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An excerpt from www.HouseOfNames.com archives copyright 2000 - 2016


The old, proud name Welsh name Gwynnand is derived from the Welsh word "gwyn," which means "fair" or "white." It was a nickname for a person with light-colored hair or a pale complexion, or perhaps for someone who habitually wore white or pale-colored clothing.

Gwynnand Early Origins



The surname Gwynnand was first found in Carnarvonshire (Welsh: Sir Gaernarfon), a former county in Northwest Wales, anciently part of the Kingdom of Gwynedd, and today divided between the unitary authorities of Gwynedd and Conwy, where this distinguished Welsh family claim lineal descent from Brochwel, Prince of Powys, who was Commander of the Welsh forces under Cadvan in the memorable battle near Chester fought with the Saxons under King Ethelred of Northumberland in the year 603.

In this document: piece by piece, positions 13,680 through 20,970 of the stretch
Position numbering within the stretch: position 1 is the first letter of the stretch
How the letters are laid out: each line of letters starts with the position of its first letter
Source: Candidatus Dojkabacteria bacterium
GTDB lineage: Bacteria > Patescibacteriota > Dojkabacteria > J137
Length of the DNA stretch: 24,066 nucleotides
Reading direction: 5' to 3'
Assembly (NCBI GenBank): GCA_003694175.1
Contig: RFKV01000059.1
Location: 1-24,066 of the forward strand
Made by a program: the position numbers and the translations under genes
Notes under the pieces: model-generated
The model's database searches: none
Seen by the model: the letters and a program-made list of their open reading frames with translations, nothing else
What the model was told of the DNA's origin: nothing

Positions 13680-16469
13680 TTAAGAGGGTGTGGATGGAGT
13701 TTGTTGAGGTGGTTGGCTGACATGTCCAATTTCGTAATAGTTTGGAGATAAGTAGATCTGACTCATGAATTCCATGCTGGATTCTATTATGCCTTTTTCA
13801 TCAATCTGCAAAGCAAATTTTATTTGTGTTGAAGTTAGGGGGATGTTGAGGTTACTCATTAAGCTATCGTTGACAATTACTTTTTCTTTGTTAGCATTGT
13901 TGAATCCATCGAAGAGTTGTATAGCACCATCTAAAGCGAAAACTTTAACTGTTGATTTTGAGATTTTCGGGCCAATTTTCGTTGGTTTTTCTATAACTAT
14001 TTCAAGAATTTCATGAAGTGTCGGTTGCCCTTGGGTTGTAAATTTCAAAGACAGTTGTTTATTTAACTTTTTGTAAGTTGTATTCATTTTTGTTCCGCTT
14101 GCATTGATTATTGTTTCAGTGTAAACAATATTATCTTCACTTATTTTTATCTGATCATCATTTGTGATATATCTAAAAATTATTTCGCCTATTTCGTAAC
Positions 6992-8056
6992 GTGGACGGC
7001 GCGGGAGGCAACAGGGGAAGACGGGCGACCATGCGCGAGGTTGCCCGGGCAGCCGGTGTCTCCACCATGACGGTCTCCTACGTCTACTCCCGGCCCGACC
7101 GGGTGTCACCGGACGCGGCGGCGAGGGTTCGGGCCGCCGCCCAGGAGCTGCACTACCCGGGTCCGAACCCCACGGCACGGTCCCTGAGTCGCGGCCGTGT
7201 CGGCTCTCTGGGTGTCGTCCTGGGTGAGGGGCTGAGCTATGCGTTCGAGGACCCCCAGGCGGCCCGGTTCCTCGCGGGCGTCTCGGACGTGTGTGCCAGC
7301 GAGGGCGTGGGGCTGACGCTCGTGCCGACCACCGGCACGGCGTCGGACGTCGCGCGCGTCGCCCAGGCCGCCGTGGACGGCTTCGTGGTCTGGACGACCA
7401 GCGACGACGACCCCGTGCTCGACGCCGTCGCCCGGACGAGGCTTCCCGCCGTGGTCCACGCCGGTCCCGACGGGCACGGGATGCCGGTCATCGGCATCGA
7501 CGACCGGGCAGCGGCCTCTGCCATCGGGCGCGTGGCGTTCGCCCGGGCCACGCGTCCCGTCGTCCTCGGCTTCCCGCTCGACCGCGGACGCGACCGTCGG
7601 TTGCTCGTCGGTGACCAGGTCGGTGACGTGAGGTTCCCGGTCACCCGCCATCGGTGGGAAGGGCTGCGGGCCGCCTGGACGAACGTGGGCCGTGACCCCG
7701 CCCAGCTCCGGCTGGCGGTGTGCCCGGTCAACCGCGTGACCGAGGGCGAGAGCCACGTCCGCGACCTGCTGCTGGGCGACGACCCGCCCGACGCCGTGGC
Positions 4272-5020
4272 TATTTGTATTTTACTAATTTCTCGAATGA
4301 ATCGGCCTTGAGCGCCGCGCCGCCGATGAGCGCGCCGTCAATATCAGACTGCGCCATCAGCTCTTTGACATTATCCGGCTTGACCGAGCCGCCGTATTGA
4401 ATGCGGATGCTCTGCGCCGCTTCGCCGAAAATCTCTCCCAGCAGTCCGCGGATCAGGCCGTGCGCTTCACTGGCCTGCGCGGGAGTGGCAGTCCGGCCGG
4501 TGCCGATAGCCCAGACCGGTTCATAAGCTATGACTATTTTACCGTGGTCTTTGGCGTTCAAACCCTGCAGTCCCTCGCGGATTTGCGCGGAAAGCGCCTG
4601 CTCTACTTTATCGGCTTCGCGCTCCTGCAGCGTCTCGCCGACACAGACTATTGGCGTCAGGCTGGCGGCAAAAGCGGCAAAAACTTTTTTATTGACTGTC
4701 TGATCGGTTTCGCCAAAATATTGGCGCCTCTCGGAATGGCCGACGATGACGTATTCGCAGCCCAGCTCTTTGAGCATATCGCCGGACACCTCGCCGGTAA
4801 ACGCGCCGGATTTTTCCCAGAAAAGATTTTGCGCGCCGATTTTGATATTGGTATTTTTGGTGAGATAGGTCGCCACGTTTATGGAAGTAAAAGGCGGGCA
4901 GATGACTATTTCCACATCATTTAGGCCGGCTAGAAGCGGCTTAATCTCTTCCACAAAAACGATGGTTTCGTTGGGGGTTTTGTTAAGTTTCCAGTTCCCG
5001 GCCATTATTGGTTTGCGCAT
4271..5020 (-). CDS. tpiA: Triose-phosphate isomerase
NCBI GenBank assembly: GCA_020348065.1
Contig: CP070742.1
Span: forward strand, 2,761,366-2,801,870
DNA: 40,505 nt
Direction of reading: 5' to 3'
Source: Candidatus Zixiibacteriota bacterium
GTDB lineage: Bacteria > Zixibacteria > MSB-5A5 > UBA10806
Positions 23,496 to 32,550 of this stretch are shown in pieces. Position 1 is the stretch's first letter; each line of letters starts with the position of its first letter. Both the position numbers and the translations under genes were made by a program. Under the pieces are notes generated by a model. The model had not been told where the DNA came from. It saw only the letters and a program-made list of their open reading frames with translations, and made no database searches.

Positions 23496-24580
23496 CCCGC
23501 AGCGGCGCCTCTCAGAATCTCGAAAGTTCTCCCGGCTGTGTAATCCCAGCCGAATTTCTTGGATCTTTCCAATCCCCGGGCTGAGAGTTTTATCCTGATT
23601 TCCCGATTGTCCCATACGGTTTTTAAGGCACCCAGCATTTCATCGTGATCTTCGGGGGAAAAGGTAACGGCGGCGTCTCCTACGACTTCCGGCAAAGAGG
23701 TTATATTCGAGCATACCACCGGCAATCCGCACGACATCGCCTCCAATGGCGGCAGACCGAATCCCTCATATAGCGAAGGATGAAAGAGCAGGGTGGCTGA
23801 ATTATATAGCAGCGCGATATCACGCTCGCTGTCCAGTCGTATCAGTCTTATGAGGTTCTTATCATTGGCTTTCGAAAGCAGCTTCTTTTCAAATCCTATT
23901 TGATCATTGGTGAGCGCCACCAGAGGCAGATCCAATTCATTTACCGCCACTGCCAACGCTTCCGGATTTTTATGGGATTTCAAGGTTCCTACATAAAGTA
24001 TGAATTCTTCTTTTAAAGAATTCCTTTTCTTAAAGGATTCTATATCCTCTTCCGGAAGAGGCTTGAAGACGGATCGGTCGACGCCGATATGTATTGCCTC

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Gwynnand Spelling Variations


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Gwynnand Spelling Variations



Welsh surnames are relatively few in number, but they have an inordinately large number of spelling variations. There are many factors that explain the preponderance of Welsh variants, but the earliest is found during the Middle Ages when Welsh surnames came into use. Scribes and church officials recorded names as they sounded, which often resulted in a single person's name being inconsistently recorded over his lifetime. The transliteration of Welsh names into English also accounts for many of the spelling variations: the unique Brythonic Celtic language of the Welsh had many sounds the English language was incapable of accurately reproducing. It was also common for members of a same surname to change their names slightly, in order to signify a branch loyalty within the family, a religious adherence, or even patriotic affiliations. For all of these reasons, the many spelling variations of particular Welsh names are very important. The surname Gwynnand has occasionally been spelled Wynne, Wynn, Wyn, Win, Gwynne, Gwynn, Winne, Winn, Gwinn, Gwinne and many more.

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Gwynnand Early History